[0038] In various embodiments, the radiopaque materials may be incorporated over the entire device or in discrete regions in any number of patterns to allow for detection. In one embodiment, all or part of the balloon (20) may include radiopaque materials. In some embodiments the distal tip of the device includes radiopaque materials.

[0039] The device may conveniently be configured as an endoscope, laparoscope or other invasive scope device. [0040] The term "subject" as used herein refers to any individual or patient to which the subject methods are performed. Generally the subject is human, although as will be appreciated by those in the art, the subject may be an animal. Thus other animals, including mammals such as rodents (including mice, rats, hamsters and guinea pigs), cats, dogs, rabbits, farm animals including cows, horses, goats, sheep, pigs, etc., and primates (including monkeys, chimpanzees, orangutans and gorillas) are included within the definition of subject.

[0041] The methodology and device of the present invention may be deployed to visualize and inspect tissue within any bodily lumen or cavity. Generally, the device is deployed to a bodily lumen, such as a hollow organ of the body, for example the gastrointestinal tract. As such, the term "bodily lumen", "body cavity" or "tissue cavity" is intended to refer to internal surfaces and spaces of the body. In exemplary embodiments, the device is deployed to a region of the gastrointestinal tract, such as the cecum.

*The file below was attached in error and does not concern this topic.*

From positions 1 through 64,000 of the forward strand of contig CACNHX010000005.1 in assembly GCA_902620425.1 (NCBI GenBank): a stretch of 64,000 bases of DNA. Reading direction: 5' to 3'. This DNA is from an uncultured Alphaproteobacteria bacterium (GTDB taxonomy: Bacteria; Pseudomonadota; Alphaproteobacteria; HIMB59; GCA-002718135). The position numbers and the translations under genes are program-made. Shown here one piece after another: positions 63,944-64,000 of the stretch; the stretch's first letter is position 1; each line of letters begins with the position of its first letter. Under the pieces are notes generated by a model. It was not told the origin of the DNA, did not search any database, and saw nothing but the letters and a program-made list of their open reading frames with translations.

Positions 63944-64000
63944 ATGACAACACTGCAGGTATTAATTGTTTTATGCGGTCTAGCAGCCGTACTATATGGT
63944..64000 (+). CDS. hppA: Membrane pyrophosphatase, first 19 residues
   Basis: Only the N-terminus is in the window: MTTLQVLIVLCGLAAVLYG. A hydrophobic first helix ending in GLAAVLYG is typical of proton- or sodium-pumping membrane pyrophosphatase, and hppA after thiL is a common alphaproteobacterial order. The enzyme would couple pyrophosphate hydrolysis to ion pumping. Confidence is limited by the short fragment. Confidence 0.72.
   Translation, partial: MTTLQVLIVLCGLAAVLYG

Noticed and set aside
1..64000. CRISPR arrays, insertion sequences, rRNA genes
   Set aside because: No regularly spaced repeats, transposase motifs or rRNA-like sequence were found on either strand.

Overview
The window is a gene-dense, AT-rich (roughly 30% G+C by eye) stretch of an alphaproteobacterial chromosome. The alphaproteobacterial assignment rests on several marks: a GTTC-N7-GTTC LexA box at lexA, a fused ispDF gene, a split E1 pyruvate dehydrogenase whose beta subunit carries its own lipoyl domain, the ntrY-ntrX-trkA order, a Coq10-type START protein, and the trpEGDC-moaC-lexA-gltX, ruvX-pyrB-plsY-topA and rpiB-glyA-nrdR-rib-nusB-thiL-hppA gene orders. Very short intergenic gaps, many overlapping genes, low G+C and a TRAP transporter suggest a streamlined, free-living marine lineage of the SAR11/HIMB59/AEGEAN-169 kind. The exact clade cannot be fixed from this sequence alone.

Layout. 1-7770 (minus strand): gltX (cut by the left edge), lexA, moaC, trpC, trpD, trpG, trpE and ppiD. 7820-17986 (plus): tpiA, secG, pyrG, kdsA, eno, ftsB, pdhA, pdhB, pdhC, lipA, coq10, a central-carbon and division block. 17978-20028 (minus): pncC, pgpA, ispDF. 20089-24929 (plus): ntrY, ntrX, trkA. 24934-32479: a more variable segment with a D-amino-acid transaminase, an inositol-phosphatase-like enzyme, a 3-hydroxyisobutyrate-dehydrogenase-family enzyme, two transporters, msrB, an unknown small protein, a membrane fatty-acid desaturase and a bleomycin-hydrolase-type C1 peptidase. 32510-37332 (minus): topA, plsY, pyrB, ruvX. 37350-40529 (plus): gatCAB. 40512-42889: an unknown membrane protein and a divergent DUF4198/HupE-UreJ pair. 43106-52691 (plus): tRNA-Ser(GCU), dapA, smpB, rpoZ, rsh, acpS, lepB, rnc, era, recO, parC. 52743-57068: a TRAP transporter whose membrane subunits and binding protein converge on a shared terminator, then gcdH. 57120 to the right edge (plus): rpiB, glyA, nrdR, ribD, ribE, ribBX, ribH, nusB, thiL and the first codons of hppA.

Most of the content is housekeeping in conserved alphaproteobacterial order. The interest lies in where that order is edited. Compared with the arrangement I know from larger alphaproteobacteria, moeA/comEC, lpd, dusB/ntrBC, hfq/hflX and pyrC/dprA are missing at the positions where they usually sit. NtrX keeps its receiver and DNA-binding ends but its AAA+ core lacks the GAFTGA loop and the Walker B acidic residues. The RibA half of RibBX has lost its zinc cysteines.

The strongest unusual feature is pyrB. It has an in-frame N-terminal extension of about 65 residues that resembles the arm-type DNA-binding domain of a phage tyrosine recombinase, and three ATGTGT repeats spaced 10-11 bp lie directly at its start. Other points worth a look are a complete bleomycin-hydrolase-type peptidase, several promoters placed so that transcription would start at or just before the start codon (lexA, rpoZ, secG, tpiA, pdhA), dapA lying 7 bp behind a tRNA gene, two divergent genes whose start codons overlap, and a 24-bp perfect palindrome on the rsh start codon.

[0042] Although the invention has been described with reference to the above example, it will be understood that modifications and variations are encompassed within the spirit and scope of the invention. Accordingly, the invention is limited only by the following claims.

Claims

What is claimed is:
1. A device for visualization of a bodily lumen, comprising: a) a shaft defining a longitudinal lumen extending from a distal end of the shaft to a proximal end of the shaft; b) an optically transmissive deployable balloon disposed within the lumen of the shaft, the balloon having an inner lumen and an outer lumen, wherein in a deployed state, (i) the inner lumen of the balloon is inflated to an expanded state and protrudes beyond the distal end of the shaft through a hole disposed at the distal end of the shaft, and (ii) fluid is introduced into the outer lumen of the balloon, the outer lumen comprising pores for flow of the fluid from the outer lumen into the bodily lumen; and c) an optical sensor deployable within the inner lumen of the balloon for visualization of the bodily lumen.
2. The device of claim 1, further comprising a second longitudinal lumen in fluid communication with the bodily lumen operative to withdraw the fluid introduced into the bodily lumen through the outer lumen.
3. The device of claim 1, wherein the shaft is configured as an endoscope, a laparoscope, or an overtube.
4. The device of claim 1, wherein the pores are disposed circumferentially or
longitudinally on the outer lumen.
5. The device of claim 1, wherein when in the deployed state, the expanded balloon comprises one or more expanded protrusions adapted for flattening or smoothing folds of the bodily lumen.
6. The device of claim 1 , wherein the bodily lumen is a region of gastrointestinal tract.
7. The device of claim 6, wherein the region is cecum.
8. The device of claim 1 , wherein the fluid introduced into the outer lumen is optically transmissive.